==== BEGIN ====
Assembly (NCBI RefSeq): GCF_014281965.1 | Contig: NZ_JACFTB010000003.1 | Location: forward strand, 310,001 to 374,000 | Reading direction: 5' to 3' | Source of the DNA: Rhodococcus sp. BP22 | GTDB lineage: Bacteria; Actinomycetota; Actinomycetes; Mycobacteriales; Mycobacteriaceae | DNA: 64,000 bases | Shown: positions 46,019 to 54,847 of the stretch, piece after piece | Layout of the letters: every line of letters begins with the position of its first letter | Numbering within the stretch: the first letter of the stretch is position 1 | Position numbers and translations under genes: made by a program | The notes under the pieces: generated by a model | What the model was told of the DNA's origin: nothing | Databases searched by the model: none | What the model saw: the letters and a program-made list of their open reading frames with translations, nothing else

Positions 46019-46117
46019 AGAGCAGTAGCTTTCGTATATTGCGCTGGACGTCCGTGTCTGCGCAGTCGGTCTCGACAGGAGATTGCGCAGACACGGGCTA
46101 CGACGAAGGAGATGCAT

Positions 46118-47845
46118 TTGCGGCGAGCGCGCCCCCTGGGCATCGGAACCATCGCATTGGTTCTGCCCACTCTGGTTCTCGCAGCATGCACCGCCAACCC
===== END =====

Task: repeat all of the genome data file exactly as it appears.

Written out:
Assembly (NCBI RefSeq): GCF_014281965.1 | Contig: NZ_JACFTB010000003.1 | Location: forward strand, 310,001 to 374,000 | Reading direction: 5' to 3' | Source of the DNA: Rhodococcus sp. BP22 | GTDB lineage: Bacteria; Actinomycetota; Actinomycetes; Mycobacteriales; Mycobacteriaceae | DNA: 64,000 bases | Shown: positions 46,019 to 54,847 of the stretch, piece after piece | Layout of the letters: every line of letters begins with the position of its first letter | Numbering within the stretch: the first letter of the stretch is position 1 | Position numbers and translations under genes: made by a program | The notes under the pieces: generated by a model | What the model was told of the DNA's origin: nothing | Databases searched by the model: none | What the model saw: the letters and a program-made list of their open reading frames with translations, nothing else

Positions 46019-46117
46019 AGAGCAGTAGCTTTCGTATATTGCGCTGGACGTCCGTGTCTGCGCAGTCGGTCTCGACAGGAGATTGCGCAGACACGGGCTA
46101 CGACGAAGGAGATGCAT

Positions 46118-47845
46118 TTGCGGCGAGCGCGCCCCCTGGGCATCGGAACCATCGCATTGGTTCTGCCCACTCTGGTTCTCGCAGCATGCACCGCCAACCC